policy-map global_policy class inspection_default inspect sip
* Once you know what's the policy-map then enter the policy-map config:
policy-map global_policy class inspection_default
* And finally disable inspect:
no inspect sip
If that clears the issue then you may need to tune SIP inspect, (open a TAC case with the ASA security team), or leave that disabled.
Another common issue is that the RTP ports are not open or explicitly blocked, so check the following:
16384 - 32767 / UDP
Real-Time Protocol (RTP), Secure Real-Time Protocol (SRTP)
Note: Cisco Unified Communications Manager only uses 24576-32767 although other devices use the full range
If there are no security devices and you see the RTP traffic hitting a router but it is not getting to the other side, the traffic could be misrouted, if there is a VRF involved you may try disabling the VRF, or you can get packet captures of the outgoing interface to check if the traffic leaves the router on the expected interface.
If you are unsure how to get the captures from the router, see this doc:
TAC asked me for captures, now what
If this is traversing a WAN make sure you get a packet capture from the incoming and outgoing interfaces of the router and make sure the size of the incoming packet is less than the specified size for the WAN link, (this can be a problem if there is a mid-call RE-INVITE with a large SDP, that could lead to audio re-negotiation issues).
Finally, if you see the phone is receiving packets but nothing can be heard on the phone you will need to get a packet capture from the phone to further analyse the RTP stream, if the packets have the wrong sequence the phone will not play those, or if Wireshark indicates that the packets are corrupted or malformed the phone might not play them, if the RTP packets are there and you can play them using Wireshark, (G.711 unencrypted), but you cannot hear anything, those most likely are 'blank' or empty packets, that can be generated from a FW that is consuming the packets or an MTP / Xcoder device.
Here is a doc on how to collect a packet capture from the phone:
-If this is a random issue, you will need to setup a SPAN capture on the switch and leave a PC with Wireshark capturing until this can be reproduced, ideally you should setup the Wireshark capture with no filters, (there are filters by default, do not use them), and make sure you set the capture to create a new file every 50 or 100 MB, and get the IPs, MACs, date and time of the test, also indicate the time-zone of the device, as the time will change if you use a PC with another time-zone to check it.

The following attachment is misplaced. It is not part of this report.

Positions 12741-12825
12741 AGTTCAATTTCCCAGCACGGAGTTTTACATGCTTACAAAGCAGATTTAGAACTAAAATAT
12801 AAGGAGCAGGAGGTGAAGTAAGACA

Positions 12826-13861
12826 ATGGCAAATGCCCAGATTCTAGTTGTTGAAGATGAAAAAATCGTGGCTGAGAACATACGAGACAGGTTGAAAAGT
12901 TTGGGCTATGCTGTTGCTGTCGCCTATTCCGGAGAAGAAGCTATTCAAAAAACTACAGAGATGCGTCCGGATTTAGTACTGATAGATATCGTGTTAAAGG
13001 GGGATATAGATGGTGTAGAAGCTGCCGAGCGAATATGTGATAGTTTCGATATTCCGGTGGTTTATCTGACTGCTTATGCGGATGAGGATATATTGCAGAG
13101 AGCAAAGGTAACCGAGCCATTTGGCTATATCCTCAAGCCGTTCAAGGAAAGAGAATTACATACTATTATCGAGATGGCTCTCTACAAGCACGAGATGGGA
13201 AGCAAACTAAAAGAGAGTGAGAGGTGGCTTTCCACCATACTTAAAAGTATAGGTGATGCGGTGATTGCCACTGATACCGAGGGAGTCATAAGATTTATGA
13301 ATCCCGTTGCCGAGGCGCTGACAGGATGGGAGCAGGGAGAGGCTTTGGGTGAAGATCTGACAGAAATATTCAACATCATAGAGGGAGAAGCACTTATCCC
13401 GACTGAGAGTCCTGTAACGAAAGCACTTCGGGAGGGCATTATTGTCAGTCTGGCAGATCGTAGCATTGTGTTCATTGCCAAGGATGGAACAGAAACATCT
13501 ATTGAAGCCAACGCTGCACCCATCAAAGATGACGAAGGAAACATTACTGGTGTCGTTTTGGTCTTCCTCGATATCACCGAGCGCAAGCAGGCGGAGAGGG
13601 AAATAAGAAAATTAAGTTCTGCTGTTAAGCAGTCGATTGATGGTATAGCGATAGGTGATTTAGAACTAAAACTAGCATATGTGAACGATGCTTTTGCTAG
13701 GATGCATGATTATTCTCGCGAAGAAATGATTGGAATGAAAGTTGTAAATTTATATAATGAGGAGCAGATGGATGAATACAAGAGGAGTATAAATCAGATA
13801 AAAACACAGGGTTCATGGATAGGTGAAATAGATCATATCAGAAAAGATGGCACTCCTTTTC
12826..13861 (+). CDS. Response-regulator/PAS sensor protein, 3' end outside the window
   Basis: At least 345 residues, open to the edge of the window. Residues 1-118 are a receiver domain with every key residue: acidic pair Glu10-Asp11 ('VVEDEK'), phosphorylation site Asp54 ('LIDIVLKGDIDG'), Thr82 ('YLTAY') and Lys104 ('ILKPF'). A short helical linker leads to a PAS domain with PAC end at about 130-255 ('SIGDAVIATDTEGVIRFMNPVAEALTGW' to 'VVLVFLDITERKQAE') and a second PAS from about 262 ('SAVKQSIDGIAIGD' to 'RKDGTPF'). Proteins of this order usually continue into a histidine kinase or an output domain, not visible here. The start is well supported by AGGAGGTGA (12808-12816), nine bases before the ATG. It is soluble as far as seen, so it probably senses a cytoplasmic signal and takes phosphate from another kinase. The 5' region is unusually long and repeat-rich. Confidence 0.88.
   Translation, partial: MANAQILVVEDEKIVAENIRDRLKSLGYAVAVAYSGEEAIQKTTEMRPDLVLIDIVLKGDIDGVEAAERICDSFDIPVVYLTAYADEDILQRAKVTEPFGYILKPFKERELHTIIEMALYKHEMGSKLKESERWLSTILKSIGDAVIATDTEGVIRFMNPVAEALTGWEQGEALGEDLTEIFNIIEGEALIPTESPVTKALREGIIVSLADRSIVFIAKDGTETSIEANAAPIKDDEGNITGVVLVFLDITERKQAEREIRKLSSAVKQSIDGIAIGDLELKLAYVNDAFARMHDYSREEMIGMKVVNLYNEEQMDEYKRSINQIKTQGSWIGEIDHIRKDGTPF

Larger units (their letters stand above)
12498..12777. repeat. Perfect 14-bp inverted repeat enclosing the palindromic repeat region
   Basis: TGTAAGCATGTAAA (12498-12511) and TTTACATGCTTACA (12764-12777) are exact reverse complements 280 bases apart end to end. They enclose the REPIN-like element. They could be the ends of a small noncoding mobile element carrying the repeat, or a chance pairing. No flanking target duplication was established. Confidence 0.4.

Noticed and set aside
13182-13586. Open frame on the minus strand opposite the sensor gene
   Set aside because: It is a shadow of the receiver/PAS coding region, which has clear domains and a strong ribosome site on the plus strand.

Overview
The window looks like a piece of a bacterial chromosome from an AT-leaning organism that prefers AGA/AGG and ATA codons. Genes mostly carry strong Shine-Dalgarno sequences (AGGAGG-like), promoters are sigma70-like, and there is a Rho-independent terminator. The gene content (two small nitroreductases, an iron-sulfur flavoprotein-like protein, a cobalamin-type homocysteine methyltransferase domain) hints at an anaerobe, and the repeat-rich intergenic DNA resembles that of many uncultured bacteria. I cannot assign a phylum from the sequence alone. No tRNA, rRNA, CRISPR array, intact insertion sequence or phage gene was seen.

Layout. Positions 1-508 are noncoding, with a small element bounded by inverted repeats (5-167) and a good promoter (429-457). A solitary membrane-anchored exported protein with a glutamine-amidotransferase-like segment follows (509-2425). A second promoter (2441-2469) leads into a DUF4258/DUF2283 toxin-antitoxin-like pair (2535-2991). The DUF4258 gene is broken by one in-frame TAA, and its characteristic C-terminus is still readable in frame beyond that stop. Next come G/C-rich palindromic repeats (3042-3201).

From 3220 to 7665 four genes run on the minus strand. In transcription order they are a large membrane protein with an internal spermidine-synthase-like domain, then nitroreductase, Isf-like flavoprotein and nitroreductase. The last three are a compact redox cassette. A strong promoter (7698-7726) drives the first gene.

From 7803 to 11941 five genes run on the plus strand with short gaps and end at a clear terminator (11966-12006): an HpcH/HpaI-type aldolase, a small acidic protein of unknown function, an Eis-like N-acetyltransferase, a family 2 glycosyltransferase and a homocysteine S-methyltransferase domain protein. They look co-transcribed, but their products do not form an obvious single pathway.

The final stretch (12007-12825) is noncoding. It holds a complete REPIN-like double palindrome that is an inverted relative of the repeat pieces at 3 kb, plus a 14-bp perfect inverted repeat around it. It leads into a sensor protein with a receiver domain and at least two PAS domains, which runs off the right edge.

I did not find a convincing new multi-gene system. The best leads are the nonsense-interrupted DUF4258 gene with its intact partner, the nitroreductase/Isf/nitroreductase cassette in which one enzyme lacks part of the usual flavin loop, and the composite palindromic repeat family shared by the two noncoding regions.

Clear the default Wireshark filters (or do not use them)
Setup Wireshark to create a new file every 50 MB and keep a buffer of 15 files,(after this the files start being overwritten):
What if this is random and no captures were set for the phones that presented the issue?
- You can gather the CCM detailed traces, (those have to be enabled before this happened otherwise that info is already lost).
- On the CCM traces you can check the RTP stats for SIP or SCCP, and check if one of them is not receiving or not sending packets, note that CCM media resources like MTP do not send RTP stats.
So here is what you would be looking for on CCM traces:
This example shows a one-way audio, the call flow is SIP phone calls an SCCP phone
SIP phone relevant info is marked in blue
SCCP phone relevant info is marked in orange
Since CUCM sends the correct IP address and port to each phone, this is not a signaling / CUCM issue.
On the 200 OK for the BYE message the SIP phone sends RTP stats, SCCP phone sends a ConnectionStatisticsRes message.
This shows that the SCCP phone did not received the RTP stream from the SIP phone, this was lost on the network, this turned out to be a FW blocking the stream, this was fix by allowing the traffic on the FW.
But this could have been a FireWall not just blocking the stream but changing the headers info, (SIP and / or SCCP inspection), or it could have been an L3 device mis-routing the traffic from the SIP device, or a WAN / MPLS carrier issue.
What if a phone is not transmitting?
- If you DON'T see a phone transmitting, then get CCM detailed traces or a packet capture from the phone so you can check if the phone is receiving a 'send only' / 'receive only' SDP.